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Body Language: Lying

The practice of identifying liars has become an art as well as a science. There are multitudes of books, reams of research, and several television shows based on it. Dr. Paul Eckman's work is well worth reading. The show Lie to Me is well worth watching to learn more.

Whether someone is lying or honest is broadly characterized by how expansive or contractive his body language is. There may be master criminals, soulless sociopaths, trained spies, or sage sleuths who can outsmart everyone. For the rest, the normal rules governing behavior apply.

Someone who is telling the truth goes on the offensive. He is forward moving, expansive, broad gesturing, and offers distinct answers with I and me. He meets your gaze full on. His body gravitates toward yours in an attempt to be seen and understood and to connect. He gives the right amount of detail. He discusses the situation until you believe him. His story is explicit and consistent.

He may be angry at being falsely accused, or having his honor questioned, but he does not feel guilty. He mirrors your posture. He talks expansively with his hands, starting the gesture before the words. He is relaxed and his smile engages other facial muscles. He points to himself and places his open hand on his chest. He is not afraid of close scrutiny.

The exception is when an honest person grows anxious when he isn’t believed, especially in a situation where he feels unsafe. The situation may trigger anxiety responses just as in someone who isn't honest. He may flush with fury. A character that has an itch somewhere it's inappropriate to scratch isn't necessarily being deceptive. His underwear may not be where it belongs, or he may have a health problem that makes him itch everywhere. There are illnesses that trigger lip biting. Those gestures alone are not proof that someone is lying.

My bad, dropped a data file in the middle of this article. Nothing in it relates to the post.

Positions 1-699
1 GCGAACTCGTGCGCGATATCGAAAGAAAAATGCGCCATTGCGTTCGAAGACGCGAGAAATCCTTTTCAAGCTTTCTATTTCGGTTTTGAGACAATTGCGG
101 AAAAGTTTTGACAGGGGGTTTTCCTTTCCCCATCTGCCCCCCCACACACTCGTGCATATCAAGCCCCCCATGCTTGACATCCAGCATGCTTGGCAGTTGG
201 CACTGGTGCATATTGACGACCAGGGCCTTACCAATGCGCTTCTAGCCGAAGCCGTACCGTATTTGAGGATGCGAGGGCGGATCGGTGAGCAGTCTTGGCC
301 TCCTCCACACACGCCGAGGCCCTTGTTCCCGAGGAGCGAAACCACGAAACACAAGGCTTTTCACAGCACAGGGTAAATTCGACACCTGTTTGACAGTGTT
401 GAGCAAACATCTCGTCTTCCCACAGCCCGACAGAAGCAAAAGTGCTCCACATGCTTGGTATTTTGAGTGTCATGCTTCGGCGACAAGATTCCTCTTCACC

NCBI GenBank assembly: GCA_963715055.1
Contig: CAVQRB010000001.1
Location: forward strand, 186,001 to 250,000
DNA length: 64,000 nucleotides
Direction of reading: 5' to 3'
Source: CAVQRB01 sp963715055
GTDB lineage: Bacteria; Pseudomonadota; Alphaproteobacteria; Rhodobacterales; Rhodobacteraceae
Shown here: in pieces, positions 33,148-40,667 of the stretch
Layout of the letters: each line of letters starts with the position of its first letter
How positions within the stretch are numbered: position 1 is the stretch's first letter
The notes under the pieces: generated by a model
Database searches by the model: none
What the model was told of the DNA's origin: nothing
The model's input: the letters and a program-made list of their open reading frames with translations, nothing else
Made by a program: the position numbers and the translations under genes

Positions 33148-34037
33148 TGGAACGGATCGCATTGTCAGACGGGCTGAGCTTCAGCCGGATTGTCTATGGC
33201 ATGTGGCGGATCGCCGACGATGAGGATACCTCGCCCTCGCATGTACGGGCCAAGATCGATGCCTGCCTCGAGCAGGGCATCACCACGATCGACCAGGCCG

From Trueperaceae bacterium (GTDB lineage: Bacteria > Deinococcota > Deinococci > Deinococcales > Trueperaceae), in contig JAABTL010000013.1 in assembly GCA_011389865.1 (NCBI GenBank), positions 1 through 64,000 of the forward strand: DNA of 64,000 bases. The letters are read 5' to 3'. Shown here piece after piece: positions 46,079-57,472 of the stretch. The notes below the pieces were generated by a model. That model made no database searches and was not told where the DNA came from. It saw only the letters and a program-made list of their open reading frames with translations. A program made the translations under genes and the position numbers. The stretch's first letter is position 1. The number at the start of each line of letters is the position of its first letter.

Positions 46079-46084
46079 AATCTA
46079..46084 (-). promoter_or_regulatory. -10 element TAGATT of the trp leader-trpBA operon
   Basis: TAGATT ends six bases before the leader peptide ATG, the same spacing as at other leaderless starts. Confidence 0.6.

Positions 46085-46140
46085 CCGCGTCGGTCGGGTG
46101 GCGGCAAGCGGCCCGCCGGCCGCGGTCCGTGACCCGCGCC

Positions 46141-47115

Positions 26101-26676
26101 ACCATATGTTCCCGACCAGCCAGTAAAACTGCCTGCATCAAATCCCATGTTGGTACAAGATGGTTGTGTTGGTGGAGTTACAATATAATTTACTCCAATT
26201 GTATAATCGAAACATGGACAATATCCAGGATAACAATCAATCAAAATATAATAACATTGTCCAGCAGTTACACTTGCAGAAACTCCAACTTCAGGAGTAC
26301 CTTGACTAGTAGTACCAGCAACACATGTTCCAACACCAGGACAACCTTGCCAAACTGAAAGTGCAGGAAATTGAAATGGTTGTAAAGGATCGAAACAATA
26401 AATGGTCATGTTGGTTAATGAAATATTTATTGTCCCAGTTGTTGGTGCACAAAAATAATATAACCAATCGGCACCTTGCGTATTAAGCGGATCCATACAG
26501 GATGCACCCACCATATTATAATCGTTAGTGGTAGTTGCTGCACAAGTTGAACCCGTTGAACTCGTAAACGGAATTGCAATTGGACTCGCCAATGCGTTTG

Someone who is lying goes on the defensive. He retracts and caves inward. He forces the gesture after the words. He rambles and mumbles and doesn't give direct answers. His smile never reaches his eyes. He gives shorter answers and changes the topic. He rarely uses I and me. His information is inconsistent. He averts his gaze. He may withhold details or gush with too much detail. It's more in the quality of what he says and what he didn’t say. He answers a question with a question. He wants to escape the interrogation as soon as possible. His voice pitch rises because he is anxious. He blinks, licks his lips, and maintains poor eye contact. He gestures with palms up in a plea.

He may rub or scratch his nose, neck, or jaw. The stress makes him itch, sweat, and flush. He may stammer and mess up his words. He may hold his head still. His limbs feel wooden. He may lean forward, resting his elbows on a table or his knees, anything to make his body smaller. He places a barrier between you. He may slide an object between you or step behind a chair.

Liars often say honestly, believe me, or I'm telling the truth. He may be smiling, but inside he is sweating. His brain races to come up with the details it lacks in answer to your questions. It is said that a liar doesn't memorize the story backwards, so asking him to repeat the information regressively trips him up.

For example, Dick asks Jane where she has been all day. She replies that she went to the hairdressers, the department store, Starbucks for a coffee, to the mall, and finally the grocery store. This answer displays the too much information rule. Most women would say, "I had my hair done and went shopping."

If Dick asks questions like, “So, when did you go to Starbucks?" Jane has to think hard about what she just made up. Did she say she stopped at Starbucks before or after department store? If your teen gives you a list, ask him to repeat it backwards. I bet he can't.

Jane might give Dick a long list if he makes the mistake of saying, "So, what have you done all day?" Those are fighting words and Jane may respond with a laundry list of the household chores, child-centered activities, and errands she accomplished in the space of eight hours punctuated by slamming drawers or cabinet doors, and a tone that drips acid. She isn't lying.

I hope you've enjoyed our lessons on body language. Now, go revise! If you want more hints on how check out Story Building Blocks III: The Revision Layers.

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